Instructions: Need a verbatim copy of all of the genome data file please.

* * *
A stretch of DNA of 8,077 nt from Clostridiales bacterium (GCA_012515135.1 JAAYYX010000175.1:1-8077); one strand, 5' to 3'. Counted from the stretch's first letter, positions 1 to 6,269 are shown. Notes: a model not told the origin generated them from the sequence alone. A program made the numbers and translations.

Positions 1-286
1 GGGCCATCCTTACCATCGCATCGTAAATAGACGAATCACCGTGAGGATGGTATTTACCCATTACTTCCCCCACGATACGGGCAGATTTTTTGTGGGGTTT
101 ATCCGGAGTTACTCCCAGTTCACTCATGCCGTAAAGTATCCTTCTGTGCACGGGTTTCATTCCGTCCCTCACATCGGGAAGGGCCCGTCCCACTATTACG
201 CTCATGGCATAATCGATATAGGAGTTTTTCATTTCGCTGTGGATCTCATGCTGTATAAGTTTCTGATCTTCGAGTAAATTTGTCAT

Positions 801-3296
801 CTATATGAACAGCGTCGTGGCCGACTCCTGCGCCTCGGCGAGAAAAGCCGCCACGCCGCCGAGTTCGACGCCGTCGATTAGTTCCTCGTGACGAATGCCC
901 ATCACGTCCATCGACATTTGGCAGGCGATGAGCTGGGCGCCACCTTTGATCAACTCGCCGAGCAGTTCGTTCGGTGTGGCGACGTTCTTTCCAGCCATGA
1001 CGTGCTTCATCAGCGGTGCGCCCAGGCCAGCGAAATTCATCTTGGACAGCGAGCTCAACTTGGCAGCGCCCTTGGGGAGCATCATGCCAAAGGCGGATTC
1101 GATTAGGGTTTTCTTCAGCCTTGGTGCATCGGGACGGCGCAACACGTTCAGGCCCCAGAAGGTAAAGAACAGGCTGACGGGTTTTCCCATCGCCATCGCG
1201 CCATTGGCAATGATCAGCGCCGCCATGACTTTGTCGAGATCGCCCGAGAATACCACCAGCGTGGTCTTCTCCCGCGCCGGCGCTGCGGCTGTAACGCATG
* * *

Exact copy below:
A stretch of DNA of 8,077 nt from Clostridiales bacterium (GCA_012515135.1 JAAYYX010000175.1:1-8077); one strand, 5' to 3'. Counted from the stretch's first letter, positions 1 to 6,269 are shown. Notes: a model not told the origin generated them from the sequence alone. A program made the numbers and translations.

Positions 1-286
1 GGGCCATCCTTACCATCGCATCGTAAATAGACGAATCACCGTGAGGATGGTATTTACCCATTACTTCCCCCACGATACGGGCAGATTTTTTGTGGGGTTT
101 ATCCGGAGTTACTCCCAGTTCACTCATGCCGTAAAGTATCCTTCTGTGCACGGGTTTCATTCCGTCCCTCACATCGGGAAGGGCCCGTCCCACTATTACG
201 CTCATGGCATAATCGATATAGGAGTTTTTCATTTCGCTGTGGATCTCATGCTGTATAAGTTTCTGATCTTCGAGTAAATTTGTCAT

Positions 801-3296
801 CTATATGAACAGCGTCGTGGCCGACTCCTGCGCCTCGGCGAGAAAAGCCGCCACGCCGCCGAGTTCGACGCCGTCGATTAGTTCCTCGTGACGAATGCCC
901 ATCACGTCCATCGACATTTGGCAGGCGATGAGCTGGGCGCCACCTTTGATCAACTCGCCGAGCAGTTCGTTCGGTGTGGCGACGTTCTTTCCAGCCATGA
1001 CGTGCTTCATCAGCGGTGCGCCCAGGCCAGCGAAATTCATCTTGGACAGCGAGCTCAACTTGGCAGCGCCCTTGGGGAGCATCATGCCAAAGGCGGATTC
1101 GATTAGGGTTTTCTTCAGCCTTGGTGCATCGGGACGGCGCAACACGTTCAGGCCCCAGAAGGTAAAGAACAGGCTGACGGGTTTTCCCATCGCCATCGCG
1201 CCATTGGCAATGATCAGCGCCGCCATGACTTTGTCGAGATCGCCCGAGAATACCACCAGCGTGGTCTTCTCCCGCGCCGGCGCTGCGGCTGTAACGCATG